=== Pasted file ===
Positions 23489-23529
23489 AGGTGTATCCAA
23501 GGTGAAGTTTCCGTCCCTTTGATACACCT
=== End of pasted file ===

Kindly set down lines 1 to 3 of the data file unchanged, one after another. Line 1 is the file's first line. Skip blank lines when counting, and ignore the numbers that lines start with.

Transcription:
Positions 23489-23529
23489 AGGTGTATCCAA
23501 GGTGAAGTTTCCGTCCCTTTGATACACCT